Is too much neatness bad for us?
Some argue that the pursuit of perfect order can exact a huge cost in money and time.
By MARILYN GARDNER
CHRISTIAN SCIENCE MONITOR
High on many people's list of New Year's resolutions is a two-word goal: "Get organized."
Determined listmakers dream of pristine rooms, uncluttered desks, color-coded closets, even alphabetized spice racks. They vow that this year they'll vanquish the disorder that surrounds them. "A place for everything, and everything in its place" becomes a longing, a mantra, an enduring dream.
Down with messiness! Up with neatness! Or maybe not.
Today a fledgling pro-mess movement is gathering steam. Its advocates argue that the pursuit of perfect order can exact a huge cost in money and time, producing needless guilt and anxiety.
David Freedman, author, with Eric Abrahamson, of a just-published book, "A Perfect Mess: The Hidden Benefits of Disorder," sums up the new philosophy by saying, "A willingness to embrace mess can be a celebration of life."
To anyone who loves order, that premise can be hard to embrace. Who wants to step over clutter or search endlessly for keys?
Charting the rise of a "thriving industry of get-organized gurus," Freedman notes that home-organizing products constitute a 6 billion industry. Closet-organizing systems rake in another 3 billion. We tell ourselves that If we just read the right books and buy the proper storage bins, life will be blissfully under control. On the assumption that we can't do it ourselves, an army of professional organizers stands ready to invade our closets and reorder our files -- for a hefty fee. The message is clear: Americans are sending up a giant SOS, which in this case could stand for Sort Our Stuff.
Sitting in the sunny kitchen of his family's gray colonial in Needham, Mass., surrounded by children's art on the walls and a friendly jumble of pictures and cards on the refrigerator, Freedman calls messiness "a huge source of tension" in relationships in America.
"If you have big differences, and you're not willing to compromise, it can become a real wedge in a relationship," he says. Although some people clearly fit into one category or the other, he finds that most are a "really interesting mixture." In general, women consider themselves neater than men, although men often disagree. In some cases, one spouse is neater in every way.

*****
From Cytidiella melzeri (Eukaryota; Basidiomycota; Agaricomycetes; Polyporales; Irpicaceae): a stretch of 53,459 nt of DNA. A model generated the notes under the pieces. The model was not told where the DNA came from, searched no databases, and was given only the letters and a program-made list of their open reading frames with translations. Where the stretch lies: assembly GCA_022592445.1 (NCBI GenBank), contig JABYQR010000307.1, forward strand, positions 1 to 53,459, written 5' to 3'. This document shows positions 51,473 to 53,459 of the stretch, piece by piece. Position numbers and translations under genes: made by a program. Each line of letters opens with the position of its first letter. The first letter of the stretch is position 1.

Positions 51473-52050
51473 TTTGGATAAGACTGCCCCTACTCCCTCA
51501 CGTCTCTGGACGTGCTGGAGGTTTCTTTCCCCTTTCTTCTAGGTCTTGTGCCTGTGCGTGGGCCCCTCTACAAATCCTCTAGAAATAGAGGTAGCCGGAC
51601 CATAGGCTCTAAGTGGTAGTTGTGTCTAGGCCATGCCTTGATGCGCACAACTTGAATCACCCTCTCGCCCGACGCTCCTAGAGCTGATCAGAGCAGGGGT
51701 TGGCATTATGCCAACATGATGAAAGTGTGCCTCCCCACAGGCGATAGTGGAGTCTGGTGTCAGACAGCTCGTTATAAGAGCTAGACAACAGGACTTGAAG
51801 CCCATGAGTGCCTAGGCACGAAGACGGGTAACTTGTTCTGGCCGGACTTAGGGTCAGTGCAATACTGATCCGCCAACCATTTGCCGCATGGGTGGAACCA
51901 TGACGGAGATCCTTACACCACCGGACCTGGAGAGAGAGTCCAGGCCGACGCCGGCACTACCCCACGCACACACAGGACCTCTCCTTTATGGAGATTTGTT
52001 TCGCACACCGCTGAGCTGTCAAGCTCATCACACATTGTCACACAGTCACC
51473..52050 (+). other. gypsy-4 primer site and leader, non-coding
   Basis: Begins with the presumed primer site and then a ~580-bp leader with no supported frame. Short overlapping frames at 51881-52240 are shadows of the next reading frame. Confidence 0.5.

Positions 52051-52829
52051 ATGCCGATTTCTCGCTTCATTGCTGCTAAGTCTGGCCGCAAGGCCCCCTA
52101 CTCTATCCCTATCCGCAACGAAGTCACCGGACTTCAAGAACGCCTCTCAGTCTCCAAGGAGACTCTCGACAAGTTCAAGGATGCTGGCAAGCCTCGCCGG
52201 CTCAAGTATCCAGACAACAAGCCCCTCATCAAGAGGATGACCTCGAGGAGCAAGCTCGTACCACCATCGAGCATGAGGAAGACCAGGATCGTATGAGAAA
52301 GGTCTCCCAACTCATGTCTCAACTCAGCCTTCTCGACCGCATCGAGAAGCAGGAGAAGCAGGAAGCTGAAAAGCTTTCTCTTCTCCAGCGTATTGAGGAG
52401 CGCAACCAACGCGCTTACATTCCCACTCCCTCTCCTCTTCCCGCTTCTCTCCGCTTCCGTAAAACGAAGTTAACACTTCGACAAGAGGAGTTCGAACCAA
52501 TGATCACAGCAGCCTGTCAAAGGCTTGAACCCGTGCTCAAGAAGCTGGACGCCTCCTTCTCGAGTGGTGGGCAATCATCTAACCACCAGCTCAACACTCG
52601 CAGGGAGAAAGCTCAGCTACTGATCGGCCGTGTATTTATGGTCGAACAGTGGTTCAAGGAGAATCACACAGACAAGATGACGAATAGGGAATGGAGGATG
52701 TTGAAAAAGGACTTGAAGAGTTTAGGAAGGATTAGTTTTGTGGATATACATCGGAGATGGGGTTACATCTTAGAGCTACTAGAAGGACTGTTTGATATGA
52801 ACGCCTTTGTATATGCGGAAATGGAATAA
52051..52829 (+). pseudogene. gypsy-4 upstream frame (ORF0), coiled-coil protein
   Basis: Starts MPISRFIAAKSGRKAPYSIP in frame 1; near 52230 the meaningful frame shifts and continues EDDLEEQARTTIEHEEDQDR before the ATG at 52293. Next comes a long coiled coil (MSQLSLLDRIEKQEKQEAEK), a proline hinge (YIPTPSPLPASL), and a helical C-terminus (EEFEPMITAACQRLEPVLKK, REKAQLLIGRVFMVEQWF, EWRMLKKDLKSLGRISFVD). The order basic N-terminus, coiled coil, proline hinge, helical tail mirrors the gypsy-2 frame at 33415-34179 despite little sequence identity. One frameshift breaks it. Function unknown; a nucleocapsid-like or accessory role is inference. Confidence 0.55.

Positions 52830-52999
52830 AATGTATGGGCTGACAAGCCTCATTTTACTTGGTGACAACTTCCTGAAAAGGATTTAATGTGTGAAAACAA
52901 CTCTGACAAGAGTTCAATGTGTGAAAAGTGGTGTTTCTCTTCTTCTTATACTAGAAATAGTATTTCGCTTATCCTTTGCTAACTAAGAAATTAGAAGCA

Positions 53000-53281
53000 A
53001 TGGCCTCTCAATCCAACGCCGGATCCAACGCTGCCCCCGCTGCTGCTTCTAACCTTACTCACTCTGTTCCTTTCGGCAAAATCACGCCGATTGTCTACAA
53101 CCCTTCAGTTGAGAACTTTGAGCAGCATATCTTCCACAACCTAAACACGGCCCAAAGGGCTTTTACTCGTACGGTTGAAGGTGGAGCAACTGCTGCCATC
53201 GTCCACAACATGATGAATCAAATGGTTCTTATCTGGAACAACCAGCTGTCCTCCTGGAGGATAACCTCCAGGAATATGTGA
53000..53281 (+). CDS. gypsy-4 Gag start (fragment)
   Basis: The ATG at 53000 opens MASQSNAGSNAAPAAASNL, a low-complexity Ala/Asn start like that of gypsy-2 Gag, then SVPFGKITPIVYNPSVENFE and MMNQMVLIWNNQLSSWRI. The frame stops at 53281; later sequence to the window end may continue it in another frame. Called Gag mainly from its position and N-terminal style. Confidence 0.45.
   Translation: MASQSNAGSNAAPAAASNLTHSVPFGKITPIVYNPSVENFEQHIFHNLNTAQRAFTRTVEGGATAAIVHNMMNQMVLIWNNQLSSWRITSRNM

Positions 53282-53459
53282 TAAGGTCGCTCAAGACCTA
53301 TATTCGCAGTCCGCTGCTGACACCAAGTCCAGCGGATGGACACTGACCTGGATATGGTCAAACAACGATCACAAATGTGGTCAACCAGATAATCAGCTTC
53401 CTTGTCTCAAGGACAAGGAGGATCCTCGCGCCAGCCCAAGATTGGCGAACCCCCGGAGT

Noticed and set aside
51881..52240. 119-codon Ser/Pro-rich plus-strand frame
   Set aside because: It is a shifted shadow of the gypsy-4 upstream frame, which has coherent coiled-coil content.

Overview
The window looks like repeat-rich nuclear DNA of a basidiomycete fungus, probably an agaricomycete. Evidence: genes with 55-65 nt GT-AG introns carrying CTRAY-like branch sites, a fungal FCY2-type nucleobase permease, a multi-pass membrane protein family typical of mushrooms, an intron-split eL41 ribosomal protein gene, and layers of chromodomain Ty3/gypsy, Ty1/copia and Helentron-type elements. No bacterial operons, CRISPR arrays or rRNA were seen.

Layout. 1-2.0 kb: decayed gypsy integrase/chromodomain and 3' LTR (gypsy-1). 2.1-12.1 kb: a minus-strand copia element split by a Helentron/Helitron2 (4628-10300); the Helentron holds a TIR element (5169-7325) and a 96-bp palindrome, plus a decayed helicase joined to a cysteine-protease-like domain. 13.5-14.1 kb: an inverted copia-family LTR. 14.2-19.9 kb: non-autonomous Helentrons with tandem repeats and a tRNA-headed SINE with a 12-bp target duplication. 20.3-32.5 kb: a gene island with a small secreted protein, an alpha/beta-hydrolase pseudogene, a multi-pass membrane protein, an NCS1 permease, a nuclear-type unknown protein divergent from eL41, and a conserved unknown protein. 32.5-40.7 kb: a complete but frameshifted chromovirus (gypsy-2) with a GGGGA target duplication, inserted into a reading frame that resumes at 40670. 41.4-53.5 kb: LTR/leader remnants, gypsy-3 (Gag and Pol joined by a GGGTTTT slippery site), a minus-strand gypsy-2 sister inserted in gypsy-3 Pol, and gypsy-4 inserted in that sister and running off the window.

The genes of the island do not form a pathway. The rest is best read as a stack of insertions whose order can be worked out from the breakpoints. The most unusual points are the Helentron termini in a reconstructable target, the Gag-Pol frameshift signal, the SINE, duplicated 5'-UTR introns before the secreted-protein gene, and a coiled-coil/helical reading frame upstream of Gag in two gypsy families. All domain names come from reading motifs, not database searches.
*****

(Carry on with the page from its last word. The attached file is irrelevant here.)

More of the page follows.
"My wife is messier than I am," he says. "But there are some things that drive her nuts. My computer on the kitchen table drives her nuts."
Like many couples, they go through mess cycles. "We used to have a lot of arguments about mess. Working on the book made me reconsider whether it was ever worth it to argue about straightening up."
Freedman describes Americans as "sort of medium on the mess/neatness spectrum." He ranks Italy high on the list, noting that people there are more comfortable with messiness. At the other extreme is Japan, a "very neat" society.
For Americans, the problem has gotten worse. "We're a very acquisition-oriented society. We have become terrific at getting things, and not so good at getting rid of things."
When I was growing up, I was aware of only one messy house on our street. Dirty dishes piled up in the sink. Folded laundry crowded the dining room table, waiting to be put away. And no wonder. The family had five children, and the wife worked part time in her husband's business. The rest of us took neatness for granted as our homemaker mothers straightened to shiny perfection.
Today, working parents find those exacting standards hard to duplicate. Defending children's messy rooms, Freedman says, "Kids have a lot more to do, and a lot more creative outlets. Creativity is very deeply entwined with messiness. Some parents recognize that it's more important for kids to be stimulated and nurtured and to be creative than it is to be really neat."
Children, Freedman continues, live in a "very busy, very messy environment" of massive backpacks, iPods, cellphones, and instant messages. "They thrive in it. Test scores have been rising for kids." At the same time, he finds plenty of young people who are "neat freaks."
Freedman is not saying that messier is always better. Nor is he making a case for being a slob. It's a matter of finding a balance. "In good ways," he adds, "we are destined to get more messy -- less ordered, less structured. The world is fast changing. Change is the enemy of neatness. Mess embraces change."
He advises those with a modest amount of mess to appreciate it. "A modest amount is comfortable. It's expressive and highly personalized."
But to the relief of those who love order, even mess apologists have their standards. "It feels good to straighten up," Freedman says. "I appreciate neatness. & quot;